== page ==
When people think
about Turkey, Istanbul usually comes to mind, but that huge, ancient city shrinks before the vastness of Anatolia, depicted as the
wild, untamed East in one of this year's Boston Turkish Film Festival,
and as symbolic of the depredations and decline of civilization and industrial
exploitation in another.
In Nuri Bilge Ceylan's "Once Upon a Time in Anatolia" (2011;
screens tonight and Friday, March 30, at 7 pm) the Leone-esque title seems
largely ironic, as a team of bumbling police investigators spend hours driving along
the bleak Anatolian wasteland searching for the grave of a murder victim. They
discuss trivia, bicker, and when one cop talks about his gun and the desperados
he must deal with every day, it seems like maybe he's watched too much TV. And
these guys aren't exactly CSI Miami,
as they forget such basic equipment as body bags and their exhumation gear
consists of two guys with shovels ("No picks?" the exasperated chief complains).
A black comic high point
occurs when the crew ponders the logistics of stuffing a too big body into a
too small trunk. But as the caravan of three cars snakes through the empty
steppes - shot in extreme long shot, winding along endless roads, vulnerable and
tiny in the landscape - it becomes clear that the search is internal, through
the guilty, grieving memories of the investigators, ending with an excavation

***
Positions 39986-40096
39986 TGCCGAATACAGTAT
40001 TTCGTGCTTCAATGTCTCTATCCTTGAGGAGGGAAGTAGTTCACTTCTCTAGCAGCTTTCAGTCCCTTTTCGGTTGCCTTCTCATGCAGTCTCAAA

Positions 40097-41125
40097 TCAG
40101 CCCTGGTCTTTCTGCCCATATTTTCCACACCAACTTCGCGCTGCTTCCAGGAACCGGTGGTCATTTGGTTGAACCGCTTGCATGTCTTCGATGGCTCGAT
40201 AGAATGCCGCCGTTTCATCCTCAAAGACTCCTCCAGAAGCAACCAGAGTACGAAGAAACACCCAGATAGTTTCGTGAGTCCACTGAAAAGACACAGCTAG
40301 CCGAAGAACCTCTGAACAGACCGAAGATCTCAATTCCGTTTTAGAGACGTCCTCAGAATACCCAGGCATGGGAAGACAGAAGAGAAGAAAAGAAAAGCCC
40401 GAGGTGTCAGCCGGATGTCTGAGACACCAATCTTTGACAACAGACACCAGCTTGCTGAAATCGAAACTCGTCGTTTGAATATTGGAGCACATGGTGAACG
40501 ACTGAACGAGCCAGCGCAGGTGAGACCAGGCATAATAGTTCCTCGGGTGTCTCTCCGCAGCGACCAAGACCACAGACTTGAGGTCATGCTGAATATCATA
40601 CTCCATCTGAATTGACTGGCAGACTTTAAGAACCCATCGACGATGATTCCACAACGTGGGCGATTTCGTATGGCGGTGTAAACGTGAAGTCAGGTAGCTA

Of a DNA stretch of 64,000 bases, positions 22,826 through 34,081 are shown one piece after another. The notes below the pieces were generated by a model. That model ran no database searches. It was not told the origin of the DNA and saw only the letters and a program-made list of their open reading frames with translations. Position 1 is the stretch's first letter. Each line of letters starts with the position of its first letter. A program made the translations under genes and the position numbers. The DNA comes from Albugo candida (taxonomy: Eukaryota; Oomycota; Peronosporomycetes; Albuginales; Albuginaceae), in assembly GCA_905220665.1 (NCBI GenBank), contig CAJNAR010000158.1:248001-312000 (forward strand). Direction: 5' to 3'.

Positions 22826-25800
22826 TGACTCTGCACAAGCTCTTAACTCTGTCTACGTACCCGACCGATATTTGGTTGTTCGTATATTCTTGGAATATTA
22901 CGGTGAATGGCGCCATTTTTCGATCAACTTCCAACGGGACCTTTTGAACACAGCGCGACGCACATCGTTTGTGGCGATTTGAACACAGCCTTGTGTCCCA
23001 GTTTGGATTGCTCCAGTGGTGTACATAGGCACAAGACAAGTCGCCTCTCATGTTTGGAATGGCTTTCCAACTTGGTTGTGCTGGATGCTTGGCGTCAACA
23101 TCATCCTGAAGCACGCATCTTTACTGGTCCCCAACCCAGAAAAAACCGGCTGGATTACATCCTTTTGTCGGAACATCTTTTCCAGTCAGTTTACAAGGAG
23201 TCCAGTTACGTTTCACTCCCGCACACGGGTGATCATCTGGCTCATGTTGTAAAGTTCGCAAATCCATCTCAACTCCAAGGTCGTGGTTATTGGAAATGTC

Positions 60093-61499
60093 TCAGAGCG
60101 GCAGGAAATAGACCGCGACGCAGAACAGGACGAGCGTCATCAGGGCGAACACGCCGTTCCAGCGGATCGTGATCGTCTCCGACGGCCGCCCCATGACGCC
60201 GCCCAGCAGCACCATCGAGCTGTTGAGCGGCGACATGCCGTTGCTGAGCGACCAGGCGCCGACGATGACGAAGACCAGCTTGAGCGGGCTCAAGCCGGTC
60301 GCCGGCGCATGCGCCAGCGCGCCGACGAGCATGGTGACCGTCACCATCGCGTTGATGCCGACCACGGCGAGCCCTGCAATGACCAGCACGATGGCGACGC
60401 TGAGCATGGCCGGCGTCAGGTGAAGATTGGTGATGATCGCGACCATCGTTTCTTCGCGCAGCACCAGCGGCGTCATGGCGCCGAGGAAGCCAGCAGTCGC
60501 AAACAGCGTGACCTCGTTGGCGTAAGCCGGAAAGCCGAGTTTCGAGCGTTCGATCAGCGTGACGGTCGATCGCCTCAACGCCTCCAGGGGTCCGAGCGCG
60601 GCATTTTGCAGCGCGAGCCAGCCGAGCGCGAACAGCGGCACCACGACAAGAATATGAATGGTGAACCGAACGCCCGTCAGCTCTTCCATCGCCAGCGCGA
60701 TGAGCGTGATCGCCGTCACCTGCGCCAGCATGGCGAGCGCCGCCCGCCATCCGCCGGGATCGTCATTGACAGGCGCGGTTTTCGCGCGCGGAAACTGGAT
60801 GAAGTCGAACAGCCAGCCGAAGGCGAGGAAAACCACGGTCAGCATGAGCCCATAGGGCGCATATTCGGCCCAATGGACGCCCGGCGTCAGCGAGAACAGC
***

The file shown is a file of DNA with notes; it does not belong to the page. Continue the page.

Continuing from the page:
of a different, grislier kind.
In Muzaffer Özdemir's "Home" (2011; screens Saturday, March 24 at
1 pm) however, the problem isn't that Anatolia
is too desolate, its become too "civilized." This might be one of the main
reasons that Dogan, a young architect, is down in the dumps. He complains to a
friend of a crippling sense of anomie and déjà vu, not unlike that of some of
the investigators in Ceylan's film, and his impulse is also to tour Anatolia, revisiting the small town of his youth. Along the
way he finds the countryside increasingly blighted by rampant exploitation,
with thousands of streams dammed and mountains leveled by mining projects. Even
degraded, though, the landscape radiates an ancient, ethereal beauty, and the
film, slow and plotless, casts a meditative spell.
The Festival takes place March 22-April 8 at the Museum of Fine
Arts, 465 Huntington Ave, Boston | 617-369-3907